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Emily Ham’s driving blog: why my ginger cob is joining the dressage horses

In my last blog I focused on the versatility of my Welsh ponies and cobs. Although they compete primarily as driving horses there are definite benefits to working them in other ways, especially using long reins or ridden activities.

I find that these benefits are both mental and physical. Mentally, the variety means the horse is interested and more enthusiastic, while physically the horse can develop its self carriage and muscle strength, without interference from being in draft and pulling a heavy weight.

I am a great admirer of classical dressage. Many people do not realise that the horses of the Spanish Riding School start their training on the lunge and learn the most difficult dressage movements on long reins to develop the correct way of going, balance and self carriage. Using classical techniques on long reins has been my main method of schooling my driving ponies and I have found it invaluable in improving their way of going in the carriage.

Carriage horses can lack the strength and muscle development to work correctly from behind and so are seen working on the forehand, motor-biking round corners, failing to track up, or working with tension and hollow backs and high heads. Schooling work helps develop the appropriate muscles and encourages engagement so that the horse can correct these faults through its physical development. Obviously it’s essential to make this work comfortable, achievable and interesting to prevent a horse getting bored or sour, and to realise this is not a quick fix but something worth waiting for over time.

Quite a few driving trials competitors have riders for their horses, since dressage is such an important part of their event. A good rider will provide excellent schooling for the driven horse — whether it is used at national driving trials or in the showring or purely for pleasure.

Emily Ham's Alfie enjoying a jump with NaiomiRecently I have found a good rider for my 14.2hh cob Alfie and I’m thrilled by the way the partnership is progressing. Alfie was already broken to ride when I bought him nearly 2 years ago, but with me has focused on long reining and driving work until now.

After a few sessions to get to know each other, Alfie and Naiomi have enjoyed plenty of variety, with hacks out in company, pole work and some jumping (right) along with schooling sessions. Alfie loves this diversity — he is relaxed and thoroughly enjoying life, looking great and working willingly.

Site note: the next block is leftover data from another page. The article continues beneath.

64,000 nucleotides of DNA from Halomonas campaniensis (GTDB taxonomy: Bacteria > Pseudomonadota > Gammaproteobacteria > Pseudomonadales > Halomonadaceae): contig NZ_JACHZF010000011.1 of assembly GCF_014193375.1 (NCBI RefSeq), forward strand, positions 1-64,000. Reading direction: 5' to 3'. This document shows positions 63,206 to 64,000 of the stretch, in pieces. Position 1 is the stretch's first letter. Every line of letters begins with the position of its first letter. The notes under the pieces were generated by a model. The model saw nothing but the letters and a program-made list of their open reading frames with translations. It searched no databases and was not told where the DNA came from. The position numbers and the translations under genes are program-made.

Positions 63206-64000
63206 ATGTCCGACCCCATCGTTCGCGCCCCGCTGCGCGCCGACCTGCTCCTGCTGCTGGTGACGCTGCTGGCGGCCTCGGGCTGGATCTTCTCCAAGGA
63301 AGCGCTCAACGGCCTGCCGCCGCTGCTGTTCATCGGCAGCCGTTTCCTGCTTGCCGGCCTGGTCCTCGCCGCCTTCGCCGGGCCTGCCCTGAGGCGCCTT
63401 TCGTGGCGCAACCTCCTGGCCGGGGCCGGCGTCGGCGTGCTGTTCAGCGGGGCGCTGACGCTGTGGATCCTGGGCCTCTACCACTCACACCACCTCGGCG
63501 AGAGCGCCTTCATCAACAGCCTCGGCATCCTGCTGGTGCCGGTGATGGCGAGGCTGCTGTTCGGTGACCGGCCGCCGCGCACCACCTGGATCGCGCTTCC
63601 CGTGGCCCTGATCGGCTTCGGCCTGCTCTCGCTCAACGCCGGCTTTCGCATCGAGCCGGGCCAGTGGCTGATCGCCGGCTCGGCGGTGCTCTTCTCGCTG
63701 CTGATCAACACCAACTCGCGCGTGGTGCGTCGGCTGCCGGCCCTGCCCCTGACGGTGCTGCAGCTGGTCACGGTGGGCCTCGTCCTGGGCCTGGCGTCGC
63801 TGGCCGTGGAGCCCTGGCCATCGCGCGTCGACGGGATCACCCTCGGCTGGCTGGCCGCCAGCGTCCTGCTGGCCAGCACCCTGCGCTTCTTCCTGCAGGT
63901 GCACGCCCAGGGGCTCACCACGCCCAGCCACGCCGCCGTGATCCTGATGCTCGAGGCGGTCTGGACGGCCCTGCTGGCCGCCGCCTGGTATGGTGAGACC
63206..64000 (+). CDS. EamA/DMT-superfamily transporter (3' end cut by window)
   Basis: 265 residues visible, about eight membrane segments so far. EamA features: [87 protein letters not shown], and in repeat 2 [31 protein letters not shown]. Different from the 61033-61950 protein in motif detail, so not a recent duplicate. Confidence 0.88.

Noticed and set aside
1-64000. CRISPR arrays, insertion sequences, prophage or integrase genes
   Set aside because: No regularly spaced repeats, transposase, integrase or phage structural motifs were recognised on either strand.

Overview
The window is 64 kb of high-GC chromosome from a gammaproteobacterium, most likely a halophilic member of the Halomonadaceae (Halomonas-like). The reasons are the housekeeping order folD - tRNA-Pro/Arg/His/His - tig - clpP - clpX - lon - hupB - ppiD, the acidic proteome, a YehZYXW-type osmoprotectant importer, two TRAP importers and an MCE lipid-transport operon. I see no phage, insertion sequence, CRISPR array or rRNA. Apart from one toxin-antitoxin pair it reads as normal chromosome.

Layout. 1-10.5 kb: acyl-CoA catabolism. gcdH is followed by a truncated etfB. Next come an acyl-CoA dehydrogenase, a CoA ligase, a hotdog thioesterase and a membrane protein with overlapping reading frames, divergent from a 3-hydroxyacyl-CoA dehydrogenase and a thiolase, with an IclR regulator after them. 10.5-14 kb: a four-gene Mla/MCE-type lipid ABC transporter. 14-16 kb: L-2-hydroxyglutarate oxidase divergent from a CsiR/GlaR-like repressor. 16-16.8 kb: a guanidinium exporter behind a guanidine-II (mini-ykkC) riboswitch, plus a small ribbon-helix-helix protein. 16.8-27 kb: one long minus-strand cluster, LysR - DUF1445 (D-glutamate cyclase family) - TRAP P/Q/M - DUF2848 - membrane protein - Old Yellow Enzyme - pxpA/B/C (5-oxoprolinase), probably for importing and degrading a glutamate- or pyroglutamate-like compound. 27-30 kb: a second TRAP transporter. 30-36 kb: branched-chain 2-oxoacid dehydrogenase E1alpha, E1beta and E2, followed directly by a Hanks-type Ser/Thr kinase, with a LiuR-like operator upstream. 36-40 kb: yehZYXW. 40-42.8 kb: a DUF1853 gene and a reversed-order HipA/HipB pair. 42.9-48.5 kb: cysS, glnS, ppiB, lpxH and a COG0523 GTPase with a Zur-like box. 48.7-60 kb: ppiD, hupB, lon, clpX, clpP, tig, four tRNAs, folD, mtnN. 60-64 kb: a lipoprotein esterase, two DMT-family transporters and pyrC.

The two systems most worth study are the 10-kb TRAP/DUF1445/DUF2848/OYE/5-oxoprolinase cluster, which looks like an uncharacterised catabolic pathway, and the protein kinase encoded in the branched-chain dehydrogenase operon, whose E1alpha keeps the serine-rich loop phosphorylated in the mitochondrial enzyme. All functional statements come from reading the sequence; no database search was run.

Pleased with Alfie’s attitude and progress, we decided to enter him in the next dressage event at the Lluest, the Aberystwyth Emily Ham's Alfie doing ridden dressage with NaiomiUniversity Equestrian Centre where he is kept. This was an affiliated competition with big classes due to it being the finale of British Dressage’s (BD) camp at the premises. With riding kit kindly lent to us and with a gleaming set of Equilibrium Stretch and Flex boots he certainly looked the part warming up — though a ginger cob stood out among the big bay horses!

Undaunted we entered Alfie for prelim and novice and were thrilled to get 3rd in the prelim (below right) and 4th place in the novice (above). Alfie qualified for the Welsh Dressage Championships in June and we have all affiliated to BD so he can take part. This means Alfie is now affiliated in dressage under saddle as well as in horse driving trials.

Emily Ham's Alfie doing ridden dressage with NaiomiSoon after the competition we had the opportunity of a training session with Patrick Print, who was very enthusiastic about Alfie and his potential. He has developed his lateral work from basic leg yielding under saddle to shoulder-in on each rein. All this helps make him more supple and gives greater freedom through the shoulder and back.

In the carriage I can ask for a bit of leg yield before the corner (below) which helps get good bend and better precision as I can use the school more effectively and I am more accurate.Emily Ham collecting Alfie for a turn

Alfie is now able to execute excellent walk to canter transitions under saddle and in the carriage. This is an excellent demonstration of his impulsion and the controlled propulsion  though from behind will be especially beneficial in manoeuvring around the obstacles and springing the hills on the marathon.

Generally his impulsion is much improved in all paces, as is his self carriage. Even basic schooling pays huge dividends, as once you have your horse balanced pulling the carriage is much easier and you can drive far more accurately.

When riding Alfie works in an open bridle and French link snaffle but when driving has a traditional bridle with blinkers and a military reversible bit. Horses are generally very adaptable. They definitely enjoy variety in their work and whatever their driven discipline can improve their self carriage and way of going through long reining and ridden work.

Emily

Emily Ham’s driving blog

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